Diagnosing prostate cancer


test to diagnose

“I was very upset at first. I prepared myself for the worst and got it. I was confused but as I settled down I decided to take a positive view and that helped.”



Tests to diagnose prostate cancer 


A blood test for PSA

PSA is a protein made by both normal and cancerous prostate cells. The PSA blood test measures the level of PSA in the blood. PSA levels may rise for many reasons, such as BPH, inflammation or infection of the prostate gland, and prostate cancer.

 A raised PSA can show that your risk of having prostate cancer is higher than it would be for a person with a normal PSA. In many men a small rise in PSA level may be normal.

 A PSA test alone cannot be used to diagnose prostate cancer. Some men can have prostate cancer with normal PSA levels, while others with high PSA levels may not have prostate cancer. Other tests will be needed to confirm a diagnosis. PSA levels can vary so more than one PSA test may be needed.

 “I felt upset when I was first diagnosed and concerned about what happened next. It came as a shock as no real signs were evident – not even a high PSA.”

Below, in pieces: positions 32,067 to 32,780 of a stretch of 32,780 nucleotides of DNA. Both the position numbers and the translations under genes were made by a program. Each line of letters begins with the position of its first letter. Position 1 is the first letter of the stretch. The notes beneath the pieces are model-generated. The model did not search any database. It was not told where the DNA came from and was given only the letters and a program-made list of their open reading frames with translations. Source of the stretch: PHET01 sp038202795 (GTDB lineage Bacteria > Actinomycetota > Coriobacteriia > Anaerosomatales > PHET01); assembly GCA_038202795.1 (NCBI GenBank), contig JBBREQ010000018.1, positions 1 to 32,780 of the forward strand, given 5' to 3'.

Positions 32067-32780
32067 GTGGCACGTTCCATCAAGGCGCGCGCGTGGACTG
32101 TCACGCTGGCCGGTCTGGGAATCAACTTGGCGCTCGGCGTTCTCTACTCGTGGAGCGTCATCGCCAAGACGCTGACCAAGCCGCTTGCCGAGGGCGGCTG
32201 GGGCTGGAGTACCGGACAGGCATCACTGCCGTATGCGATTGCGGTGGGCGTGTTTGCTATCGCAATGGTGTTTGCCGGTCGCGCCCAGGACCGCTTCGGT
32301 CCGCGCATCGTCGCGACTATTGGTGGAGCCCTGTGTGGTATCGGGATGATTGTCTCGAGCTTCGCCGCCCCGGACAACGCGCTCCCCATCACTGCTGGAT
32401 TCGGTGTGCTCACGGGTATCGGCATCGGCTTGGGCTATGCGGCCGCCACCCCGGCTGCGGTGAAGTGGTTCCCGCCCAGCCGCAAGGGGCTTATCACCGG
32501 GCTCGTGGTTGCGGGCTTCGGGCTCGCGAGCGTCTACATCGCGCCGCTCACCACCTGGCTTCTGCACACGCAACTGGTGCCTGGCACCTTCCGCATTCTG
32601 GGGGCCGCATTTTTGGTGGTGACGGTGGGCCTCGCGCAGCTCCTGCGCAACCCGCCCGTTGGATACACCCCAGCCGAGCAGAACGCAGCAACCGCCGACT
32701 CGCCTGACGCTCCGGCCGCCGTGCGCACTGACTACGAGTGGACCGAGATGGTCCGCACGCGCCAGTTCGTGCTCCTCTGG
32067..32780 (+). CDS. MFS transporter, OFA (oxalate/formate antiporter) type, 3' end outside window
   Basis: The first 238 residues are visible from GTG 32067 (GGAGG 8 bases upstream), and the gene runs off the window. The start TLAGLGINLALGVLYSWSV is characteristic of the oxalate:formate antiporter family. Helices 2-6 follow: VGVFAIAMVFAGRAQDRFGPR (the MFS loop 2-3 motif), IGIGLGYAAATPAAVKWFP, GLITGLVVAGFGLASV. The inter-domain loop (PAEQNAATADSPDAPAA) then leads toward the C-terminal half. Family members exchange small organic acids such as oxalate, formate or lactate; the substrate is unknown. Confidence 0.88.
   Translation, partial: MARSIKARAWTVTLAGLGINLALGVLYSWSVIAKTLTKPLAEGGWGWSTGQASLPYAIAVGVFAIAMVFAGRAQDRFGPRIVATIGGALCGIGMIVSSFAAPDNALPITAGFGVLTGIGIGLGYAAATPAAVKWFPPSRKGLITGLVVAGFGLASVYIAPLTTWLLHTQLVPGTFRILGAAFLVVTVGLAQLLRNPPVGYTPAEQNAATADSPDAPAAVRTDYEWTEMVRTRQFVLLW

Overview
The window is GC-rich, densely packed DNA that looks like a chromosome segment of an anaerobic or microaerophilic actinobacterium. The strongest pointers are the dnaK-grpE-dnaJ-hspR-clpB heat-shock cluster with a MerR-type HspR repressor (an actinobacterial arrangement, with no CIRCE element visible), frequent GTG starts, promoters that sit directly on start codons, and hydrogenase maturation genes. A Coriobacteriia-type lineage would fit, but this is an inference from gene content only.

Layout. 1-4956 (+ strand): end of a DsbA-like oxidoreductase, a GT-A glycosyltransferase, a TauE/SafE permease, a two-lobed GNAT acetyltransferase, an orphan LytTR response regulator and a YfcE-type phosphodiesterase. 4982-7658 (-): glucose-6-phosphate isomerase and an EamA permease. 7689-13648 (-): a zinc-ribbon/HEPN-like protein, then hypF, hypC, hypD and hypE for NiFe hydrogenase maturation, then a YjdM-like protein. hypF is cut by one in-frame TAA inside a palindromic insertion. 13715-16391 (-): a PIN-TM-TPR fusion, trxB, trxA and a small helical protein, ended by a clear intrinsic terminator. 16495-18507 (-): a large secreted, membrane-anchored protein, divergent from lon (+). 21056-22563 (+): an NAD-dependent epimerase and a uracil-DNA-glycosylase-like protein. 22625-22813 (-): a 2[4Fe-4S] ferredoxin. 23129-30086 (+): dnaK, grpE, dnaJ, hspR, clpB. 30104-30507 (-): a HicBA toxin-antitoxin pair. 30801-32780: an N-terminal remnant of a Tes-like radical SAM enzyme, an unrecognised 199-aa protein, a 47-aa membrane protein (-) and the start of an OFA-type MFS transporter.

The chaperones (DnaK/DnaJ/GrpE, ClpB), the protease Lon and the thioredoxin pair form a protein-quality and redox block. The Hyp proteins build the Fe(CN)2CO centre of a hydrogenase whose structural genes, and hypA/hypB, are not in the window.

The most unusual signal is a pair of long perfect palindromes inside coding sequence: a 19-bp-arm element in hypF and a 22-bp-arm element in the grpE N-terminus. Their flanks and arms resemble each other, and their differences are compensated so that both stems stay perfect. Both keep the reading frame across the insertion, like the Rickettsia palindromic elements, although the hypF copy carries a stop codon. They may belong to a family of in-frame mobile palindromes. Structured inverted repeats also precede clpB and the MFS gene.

Digital rectal examination

Your GP may check your prostate gland by putting a gloved finger into your anus to feel your prostate through the wall of your rectum. If they have any concerns, further tests may be needed.


Biopsy and ultrasound examination

A biopsy is the most common way to confirm a diagnosis of prostate cancer.

 If you are diagnosed with prostate cancer, the information from your biopsy will also help you and your cancer treatment team to make decisions about the treatment and management of your prostate cancer.

 A biopsy removes small samples of tissue from different parts of the prostate. You will be given either a general or a local anaesthetic, depending on the procedure, to help manage any discomfort.

 Ultrasound is used to guide a needle into the prostate, through either the rectum or the perineum. After a biopsy of your prostate, many men may have blood in their urine for a few days. Some men also notice blood in their semen.

 Antibiotics are given before and after the biopsy to prevent infection, and pain relief may be prescribed to relieve any discomfort.

 Tissue samples will be looked at under a microscope to see if there are any cancer cells present.


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